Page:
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Final report on consultation on food security policy

September 30, 2014 By: Evert-jan Quak Image: F&BKP Office
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The Food & Business Knowledge Platform (F&BKP) presents its final report (PDF) on the consultation on Dutch food security policy. The report analyzes all contributions to the consultation and presents a number of recommendations.

The consultation was originally opened by the Food & Business Knowledge Platform (F&BKP) on July 1, 2014 and closed on September 15, 2014. A total of 82 contributors participated in the consultation, which resulted in 154 contributions on six topics. All 154 contributions remain available online on the F&BKP website and are available in a separate document (PDF).

The aim of the final report is not to give a detailed summary of the contributions, but to provide a clear overview of the main issues, controversies and common ground, together with some policy recommendations illustrative of what the contributors proposed. The contributions show that the government should continue its focus on food security but should do so within an integrated intervention strategy that takes into account the context at the different levels, and the ambition for impact at systemic level. The report makes the following recommendations:

  • Dutch food and nutrition policy must take into account the recommendations of former United Nations Rapporteur on the Right to Food Olivier De Schutter.
  • The ideas on agro-ecology should be taken seriously and linked with ideas on market-based industrial intensification.
  • There is support for the acknowledgement of diversity of agricultural systems combined with a call to connect them within agricultural strategies.
  • A holistic approach is necessary, like policy coherence, nexus-thinking, cross-sector opportunities, etc.
  • Integrated programmes must take into account sustainable and inclusive measures to generate maximum impact.
  • Commitment to the transition of smallholders to entrepreneurs.
  • Support for the targets of the Zero Hunger Challenge, although these targets must be linked and not seen separately.
  • Acknowledgement that voluntary standards are important tools, but that they will not change the system.
  • Most contributors did not challenge the current ’trade and aid’ policy of the Dutch government. However, they want more attention to regional trade and more attention be given to local businesses and entrepreneurs in developing countries.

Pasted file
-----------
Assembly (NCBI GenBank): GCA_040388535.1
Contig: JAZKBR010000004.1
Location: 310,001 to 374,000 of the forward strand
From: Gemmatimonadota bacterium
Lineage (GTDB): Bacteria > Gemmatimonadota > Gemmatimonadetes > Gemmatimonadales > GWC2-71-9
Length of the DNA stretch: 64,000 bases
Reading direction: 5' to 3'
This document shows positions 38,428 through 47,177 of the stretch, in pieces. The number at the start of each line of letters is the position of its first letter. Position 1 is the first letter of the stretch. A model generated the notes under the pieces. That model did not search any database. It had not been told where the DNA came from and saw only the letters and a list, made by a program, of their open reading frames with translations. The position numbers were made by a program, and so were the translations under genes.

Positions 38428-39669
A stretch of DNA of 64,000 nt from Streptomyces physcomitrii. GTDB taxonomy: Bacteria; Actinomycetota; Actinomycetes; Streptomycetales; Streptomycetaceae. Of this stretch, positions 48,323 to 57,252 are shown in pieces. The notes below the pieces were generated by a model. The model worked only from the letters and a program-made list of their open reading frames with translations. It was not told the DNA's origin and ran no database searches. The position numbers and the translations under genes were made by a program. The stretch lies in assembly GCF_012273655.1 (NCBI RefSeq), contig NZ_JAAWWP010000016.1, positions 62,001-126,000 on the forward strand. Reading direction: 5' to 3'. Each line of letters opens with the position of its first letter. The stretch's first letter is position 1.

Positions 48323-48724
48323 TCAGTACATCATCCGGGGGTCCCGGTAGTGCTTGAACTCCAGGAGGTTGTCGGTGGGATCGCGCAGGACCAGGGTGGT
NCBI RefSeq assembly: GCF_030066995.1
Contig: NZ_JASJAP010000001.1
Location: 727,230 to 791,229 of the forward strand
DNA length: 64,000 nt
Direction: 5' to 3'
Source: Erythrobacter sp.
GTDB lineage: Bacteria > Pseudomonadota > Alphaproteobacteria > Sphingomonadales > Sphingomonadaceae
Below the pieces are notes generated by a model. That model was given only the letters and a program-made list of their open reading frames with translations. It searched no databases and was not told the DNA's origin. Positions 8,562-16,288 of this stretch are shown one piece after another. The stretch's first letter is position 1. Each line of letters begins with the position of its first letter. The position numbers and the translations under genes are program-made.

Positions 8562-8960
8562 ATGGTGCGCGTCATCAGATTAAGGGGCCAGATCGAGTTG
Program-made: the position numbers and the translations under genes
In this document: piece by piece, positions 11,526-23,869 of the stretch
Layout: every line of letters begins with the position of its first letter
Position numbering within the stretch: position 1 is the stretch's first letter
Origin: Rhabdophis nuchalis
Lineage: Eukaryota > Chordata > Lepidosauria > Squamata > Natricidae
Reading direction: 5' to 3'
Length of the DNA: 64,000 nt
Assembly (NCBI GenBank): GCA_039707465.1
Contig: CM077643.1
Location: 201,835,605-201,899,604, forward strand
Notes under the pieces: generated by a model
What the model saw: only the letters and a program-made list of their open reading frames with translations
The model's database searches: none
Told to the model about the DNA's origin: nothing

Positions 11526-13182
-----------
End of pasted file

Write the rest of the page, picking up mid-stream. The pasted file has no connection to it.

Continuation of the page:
The aim of the consultation was to provide input for the preparation of a policy paper on food security to be published by the Dutch government in October 2014. The F&BKP has shared all contributions with the Ministries of Foreign Affairs and Economic Affairs, which have used them in the drafting process of their policy letter to Parliament. Both ministries expressed appreciation of the high quality of the contributions.

The F&BKP acknowledges that the rich and high level of input in this consultation and the many explicit and implicit references to policy recommendations could not be captured fully in the final report. The Platform has therefore advised the ministries that the input from the consultation should not be used only for the upcoming policy paper, but can also be useful for the next phase of implementing the policy in interventions and programmes. The F&BKP will use the information from the consultation to develop the food security knowledge agenda further.

The consultation was organized around five themes, derived from the international food security targets of the Zero Hunger Challenge. They served as an entry point for an open online conversation on the F&BKP website. Participants could make their contribution by selecting the targets most relevant to their work. The five themes are related to the following questions: how can the Netherlands most effectively contribute to achieving the targets:

  • 100% access to adequate food all year round
  •  Zero stunted children less than 2 years
  •  All food systems are sustainable
  •  100% increase in smallholder productivity and income
  •  Zero loss or waste of food?

An additional question is are there elements missing in the Zero Hunger Challenge and this consultation which should be included in Dutch food security policy?

Please find the report and all contributions here:

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